Q1.Using the Assessment tools we have discussed in unit 6, (McKinsey 7-S framework, Balanced Scorecard, SWOT Analysis etc) provide a complete assessment of the company you are currently working for. If you were CEO what would you change and why - provide your recommendation with a Before and After Organizational chart. - If you are not working at this time - use a past employer.
Table of Content
* Complete assessment of the company I work for – M. Muhammad Shafi & Co. * What would I change as the CEO and why
* Organizational Charts, Before and After.
Change is very important for any organization because, without change, an organization would most likely lose its competitive edge and fail to meet the needs of its customers in this fast changing day and age. Companies have a love - hate relationship when dealing with change. Some embrace it upfront while others try and hide it under the carpets. But it is the one thing that is constant and which can ensure sustainability and growth for an organization. Successful change comes around only with the right amount of communication across the organization. This is a critical success factor because if the employees don’t understand the ideas and reasons behind the change and the many impacts it is going to have on the organization, they wouldn’t plan and work for it and thus, the change effort will fail. Change is always difficult to handle and that is the perception anyone can have because it brings you out of your comfort zone. A change adoption with no resistance does indicate the system which has been prevailing was really not doing well. Resistance to change is as old as humanity itself. While it is true that change is inevitable, our denial of the essential impermanence of things, processes, and people, coupled with our attachment to these same things, processes and people is a constant source of human suffering. Change is certainly inevitable, but it can be beneficial, or it can be deleterious. Often the degree of "goodness" or "badness" of any given change depends upon one's perspective - these terms are relative. I believe that people within a company are more willing to embrace or accept change when it is presented to them at a macro level, but resistance increases as the change is drilled down to more micro levels.
Assessment of the Company
M. Muhammad Shafi & Co.
SWOT analysis is a method of assessing the Strengths, Weaknesses, Opportunities and Threats in a project. The idea is to identify the main internal and external factors that are important in achieving the goal. * Internal factors – The strengths and weaknesses internal to the organization. * External factors – The opportunities and threats presented by the external environment to the organization.
SWOT analysis, Wikipedia, the free encyclopaedia. http://en.wikipedia.org/wiki/SWOT_analysis [accessed 12 October 2012]. The SWOT analysis provides information that is helpful in matching the organizations resources and capabilities to the competitive environment in which it operates.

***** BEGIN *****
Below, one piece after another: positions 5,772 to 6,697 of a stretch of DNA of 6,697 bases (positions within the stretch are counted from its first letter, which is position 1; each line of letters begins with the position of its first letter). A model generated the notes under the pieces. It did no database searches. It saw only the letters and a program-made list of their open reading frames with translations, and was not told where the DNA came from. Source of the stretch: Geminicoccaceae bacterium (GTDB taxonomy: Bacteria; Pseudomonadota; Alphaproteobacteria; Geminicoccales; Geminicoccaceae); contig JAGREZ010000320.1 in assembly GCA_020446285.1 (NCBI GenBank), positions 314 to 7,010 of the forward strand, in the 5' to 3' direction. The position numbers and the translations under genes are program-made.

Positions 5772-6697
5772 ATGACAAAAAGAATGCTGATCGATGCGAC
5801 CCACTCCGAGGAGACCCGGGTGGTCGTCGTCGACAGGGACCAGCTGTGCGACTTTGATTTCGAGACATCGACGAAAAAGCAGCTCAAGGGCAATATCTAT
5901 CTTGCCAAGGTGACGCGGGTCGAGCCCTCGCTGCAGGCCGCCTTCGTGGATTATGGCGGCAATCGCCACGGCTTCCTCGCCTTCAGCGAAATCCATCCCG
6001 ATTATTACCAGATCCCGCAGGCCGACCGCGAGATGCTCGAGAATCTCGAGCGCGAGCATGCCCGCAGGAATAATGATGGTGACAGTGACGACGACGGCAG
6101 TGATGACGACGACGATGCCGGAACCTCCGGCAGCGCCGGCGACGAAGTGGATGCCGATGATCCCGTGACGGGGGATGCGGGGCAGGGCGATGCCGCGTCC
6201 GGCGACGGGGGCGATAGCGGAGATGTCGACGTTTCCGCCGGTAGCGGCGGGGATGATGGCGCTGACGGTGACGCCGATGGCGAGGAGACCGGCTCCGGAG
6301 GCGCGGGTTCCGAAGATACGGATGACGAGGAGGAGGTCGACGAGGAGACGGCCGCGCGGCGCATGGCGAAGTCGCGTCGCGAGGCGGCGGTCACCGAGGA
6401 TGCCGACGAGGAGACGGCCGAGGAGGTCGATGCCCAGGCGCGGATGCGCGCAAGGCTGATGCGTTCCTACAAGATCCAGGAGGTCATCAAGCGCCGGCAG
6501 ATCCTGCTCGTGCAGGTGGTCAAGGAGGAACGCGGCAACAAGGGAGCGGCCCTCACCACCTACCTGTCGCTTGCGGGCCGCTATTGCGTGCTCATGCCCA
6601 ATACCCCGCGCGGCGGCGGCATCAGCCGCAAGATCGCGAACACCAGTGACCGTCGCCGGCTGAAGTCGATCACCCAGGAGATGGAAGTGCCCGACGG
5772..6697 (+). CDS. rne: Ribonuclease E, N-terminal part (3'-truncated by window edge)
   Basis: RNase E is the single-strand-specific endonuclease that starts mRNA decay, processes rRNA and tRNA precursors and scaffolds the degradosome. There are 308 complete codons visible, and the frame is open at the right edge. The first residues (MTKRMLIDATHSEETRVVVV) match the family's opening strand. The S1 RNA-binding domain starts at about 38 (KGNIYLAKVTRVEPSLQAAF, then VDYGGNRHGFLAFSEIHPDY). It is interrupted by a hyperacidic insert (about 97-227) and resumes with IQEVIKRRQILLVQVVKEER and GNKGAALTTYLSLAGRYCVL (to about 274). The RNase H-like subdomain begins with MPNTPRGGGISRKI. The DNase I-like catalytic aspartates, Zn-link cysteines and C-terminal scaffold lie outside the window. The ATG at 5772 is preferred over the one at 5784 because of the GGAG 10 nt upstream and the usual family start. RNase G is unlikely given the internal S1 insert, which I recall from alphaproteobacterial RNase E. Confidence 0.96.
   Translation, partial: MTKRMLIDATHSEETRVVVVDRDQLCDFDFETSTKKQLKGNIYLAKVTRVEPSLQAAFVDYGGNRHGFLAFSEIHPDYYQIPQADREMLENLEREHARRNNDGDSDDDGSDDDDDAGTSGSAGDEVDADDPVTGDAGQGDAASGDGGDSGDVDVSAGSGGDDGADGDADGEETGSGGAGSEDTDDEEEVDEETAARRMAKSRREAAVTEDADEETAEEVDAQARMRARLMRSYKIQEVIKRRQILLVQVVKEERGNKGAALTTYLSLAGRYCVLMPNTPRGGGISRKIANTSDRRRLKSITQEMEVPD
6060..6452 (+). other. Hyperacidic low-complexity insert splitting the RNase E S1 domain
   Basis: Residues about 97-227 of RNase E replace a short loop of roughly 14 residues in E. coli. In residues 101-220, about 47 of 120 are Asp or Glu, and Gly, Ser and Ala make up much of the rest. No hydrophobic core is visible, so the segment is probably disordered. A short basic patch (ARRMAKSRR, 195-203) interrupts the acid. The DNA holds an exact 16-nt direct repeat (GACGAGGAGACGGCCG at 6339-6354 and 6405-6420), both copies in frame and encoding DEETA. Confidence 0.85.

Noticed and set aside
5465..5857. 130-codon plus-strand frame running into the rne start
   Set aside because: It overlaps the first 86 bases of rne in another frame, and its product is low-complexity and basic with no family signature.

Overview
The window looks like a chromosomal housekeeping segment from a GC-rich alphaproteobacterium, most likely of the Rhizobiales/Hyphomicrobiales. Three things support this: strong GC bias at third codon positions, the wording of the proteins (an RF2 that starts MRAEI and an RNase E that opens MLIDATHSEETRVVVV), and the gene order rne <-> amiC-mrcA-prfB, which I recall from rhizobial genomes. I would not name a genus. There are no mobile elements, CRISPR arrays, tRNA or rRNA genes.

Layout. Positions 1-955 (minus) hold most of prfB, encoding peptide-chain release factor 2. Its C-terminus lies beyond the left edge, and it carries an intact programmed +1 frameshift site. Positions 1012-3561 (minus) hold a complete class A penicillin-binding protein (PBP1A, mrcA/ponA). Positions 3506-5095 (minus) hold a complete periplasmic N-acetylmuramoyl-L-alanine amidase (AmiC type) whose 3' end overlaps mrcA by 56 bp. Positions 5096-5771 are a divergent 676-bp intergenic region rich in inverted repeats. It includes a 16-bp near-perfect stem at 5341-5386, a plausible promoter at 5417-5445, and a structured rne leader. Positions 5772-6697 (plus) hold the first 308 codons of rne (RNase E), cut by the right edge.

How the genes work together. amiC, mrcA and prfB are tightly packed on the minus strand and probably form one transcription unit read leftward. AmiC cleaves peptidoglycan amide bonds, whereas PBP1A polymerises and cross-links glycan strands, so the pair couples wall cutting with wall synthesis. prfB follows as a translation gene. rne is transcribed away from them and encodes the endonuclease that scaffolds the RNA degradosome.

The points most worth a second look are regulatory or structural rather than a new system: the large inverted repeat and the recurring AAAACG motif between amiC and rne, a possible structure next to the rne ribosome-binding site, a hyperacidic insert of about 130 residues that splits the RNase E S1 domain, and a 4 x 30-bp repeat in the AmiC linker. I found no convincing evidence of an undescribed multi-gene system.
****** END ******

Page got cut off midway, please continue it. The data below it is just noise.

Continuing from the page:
M. Muhammad Shafi & Co ____________________________________________________________________________________________________________
(This particular example is for a new business opportunity. Many criteria can apply to more than one quadrant. Identify criteria appropriate to your own SWOT situation.)
* Work on only on a single raw material (soft lambskin for clothing) * Job authorities and responsibilities are vague
* Deliveries are only 55-60% on time
* Percentage of rejects from production is considerably high * Absence of ‘strong’ sales team
* Nature of business is too exhausting with respect to cash flows. * High cost structure
* Expert in producing soft lambskin leather for quality garments * Strong...
Bibliography: * Organizational Structures, Wikipedia, the free encyclopedia. http://en.wikipedia.org/wiki/Organizational_structure [accessed 12 October 2012].
* SWOT analysis, Wikipedia, the free encyclopedia. http://en.wikipedia.org/wiki/SWOT_analysis [accessed 12 October 2012].
* Ronald A.Heifetz and Donald L. Laurie; The Work of Leadership r0111k, Best of HBR, Harvard Business Review. 1997.
* Prof. James G. Clawson; A Leader Guide to Why People Behave the Way They Do. Darden Business Publishing, 2001.
* Michael Goold and Andrew Campbell; Do You Have a Well-Designed Organization?; r0203k, Tool Kit – Harvard Business Review. March 2002.
* Jeanie Daniel Duck; Managing Change - The Art of Balancing, OnPoint 5416; Harvard Business Review. November–December 1993
* John P. Kotter ; Leading Change: Why Transformation Efforts Fail; Product no. 4231, Harvard Business Review .January–February 2000
* Eric Abrahamson; Change Without Pain; R00401, Harvard Business Review. July –August 2000
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